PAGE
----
Recently, at a Dementia Cafe there was music and dancing, which is an inclusive activity for those that wish to take part. Some chose to Dance, others just listened to the music, however, the music was too loud for my hearing, I may have Hyperacusis, so I had to leave. My trips every 2 years to Pulmonary Rehab help me to manage my COPD and reduce exacerbation’s, which is a meaningful activity.

York St John University has free, inclusive activities for people with Dementia and others conditions, tailored to the individual run as part of their sports science courses.

The Alzheimer’s Society has a few suggestions

as does The Better Health Channel

In Norfolk, Ryan Hughes has seen the impact of activity

and Teepa Snow has her own take

The BBC programme The Toddlers who took on Dementia will show that small things can make a difference and that a person with Dementia can be involved in day-to-day activities and showed that inclusion doesn’t mean big budgets.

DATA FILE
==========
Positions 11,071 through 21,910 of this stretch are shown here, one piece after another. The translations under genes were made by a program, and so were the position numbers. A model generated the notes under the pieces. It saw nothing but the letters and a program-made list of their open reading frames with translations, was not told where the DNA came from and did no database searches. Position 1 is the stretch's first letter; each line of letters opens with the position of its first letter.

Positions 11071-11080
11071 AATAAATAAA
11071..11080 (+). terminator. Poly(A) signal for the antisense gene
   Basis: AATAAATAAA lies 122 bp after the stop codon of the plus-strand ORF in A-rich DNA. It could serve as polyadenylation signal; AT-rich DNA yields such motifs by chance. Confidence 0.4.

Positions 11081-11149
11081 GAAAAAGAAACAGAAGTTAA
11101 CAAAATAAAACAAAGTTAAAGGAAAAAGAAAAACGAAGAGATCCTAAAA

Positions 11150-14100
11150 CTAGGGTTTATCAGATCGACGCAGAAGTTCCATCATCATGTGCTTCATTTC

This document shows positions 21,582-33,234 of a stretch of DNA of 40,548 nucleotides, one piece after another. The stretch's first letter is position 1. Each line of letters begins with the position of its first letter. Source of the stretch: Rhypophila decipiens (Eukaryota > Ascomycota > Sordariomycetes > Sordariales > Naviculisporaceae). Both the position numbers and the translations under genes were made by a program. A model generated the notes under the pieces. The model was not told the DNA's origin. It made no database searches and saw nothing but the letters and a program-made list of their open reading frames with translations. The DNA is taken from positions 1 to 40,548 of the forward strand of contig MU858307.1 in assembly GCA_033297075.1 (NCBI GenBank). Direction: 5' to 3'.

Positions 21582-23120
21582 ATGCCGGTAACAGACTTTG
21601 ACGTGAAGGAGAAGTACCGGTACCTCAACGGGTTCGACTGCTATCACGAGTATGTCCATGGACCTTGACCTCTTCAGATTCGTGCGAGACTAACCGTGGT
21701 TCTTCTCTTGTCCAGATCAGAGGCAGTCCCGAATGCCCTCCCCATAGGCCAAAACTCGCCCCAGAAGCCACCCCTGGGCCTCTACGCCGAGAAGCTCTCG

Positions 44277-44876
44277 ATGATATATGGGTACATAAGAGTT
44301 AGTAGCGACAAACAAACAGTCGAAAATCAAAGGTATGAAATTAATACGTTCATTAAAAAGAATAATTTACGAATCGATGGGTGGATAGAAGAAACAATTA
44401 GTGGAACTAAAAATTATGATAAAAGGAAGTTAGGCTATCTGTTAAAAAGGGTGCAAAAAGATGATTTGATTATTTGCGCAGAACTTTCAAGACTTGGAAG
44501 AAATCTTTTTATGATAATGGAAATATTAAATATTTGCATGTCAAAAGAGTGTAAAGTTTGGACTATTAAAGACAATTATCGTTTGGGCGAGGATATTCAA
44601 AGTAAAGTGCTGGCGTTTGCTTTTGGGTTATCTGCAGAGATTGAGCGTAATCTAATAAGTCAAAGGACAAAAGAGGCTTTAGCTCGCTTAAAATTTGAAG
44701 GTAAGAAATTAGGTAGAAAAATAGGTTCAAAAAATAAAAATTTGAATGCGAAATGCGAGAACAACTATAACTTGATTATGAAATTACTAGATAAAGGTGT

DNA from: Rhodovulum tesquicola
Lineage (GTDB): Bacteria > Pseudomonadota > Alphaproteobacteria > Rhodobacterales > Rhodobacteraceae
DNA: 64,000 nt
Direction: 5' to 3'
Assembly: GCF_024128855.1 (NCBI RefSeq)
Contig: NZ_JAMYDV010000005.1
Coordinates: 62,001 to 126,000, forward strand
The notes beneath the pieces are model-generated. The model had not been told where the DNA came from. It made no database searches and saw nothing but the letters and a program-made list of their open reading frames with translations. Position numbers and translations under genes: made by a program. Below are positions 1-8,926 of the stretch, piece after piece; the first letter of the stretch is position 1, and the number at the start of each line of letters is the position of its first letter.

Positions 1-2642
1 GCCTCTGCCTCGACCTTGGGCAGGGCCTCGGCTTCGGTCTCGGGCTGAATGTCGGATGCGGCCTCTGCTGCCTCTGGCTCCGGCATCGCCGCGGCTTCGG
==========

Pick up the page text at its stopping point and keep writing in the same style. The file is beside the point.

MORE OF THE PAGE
Apart from activities in a care home, an activity could also be an inclusive form of respite for someone living at home. Apart from Day Centre’s, there are Dementia Cafe’s and there may be other activities that with the right support would enable a person with Dementia to access different forms of activity outside their home and engage with other people.

If there is a partner and/or family at home, caring for the person with Dementia, it also provides an opportunity for some respite for them, even for a few hours.

In my opinion, it is important that my wife has time away from my Dementia. As time goes on that will become more of a challenge but hopefully by then, the funding and availability of  services will improve in line with our rights.

I’ll leave you to make your own mind up reader but to my mind, any meaningful activity is better than none and can improve our physical and mental health, along with tailoring it to the individuals need, interests and choices provides an opportunity for engagement.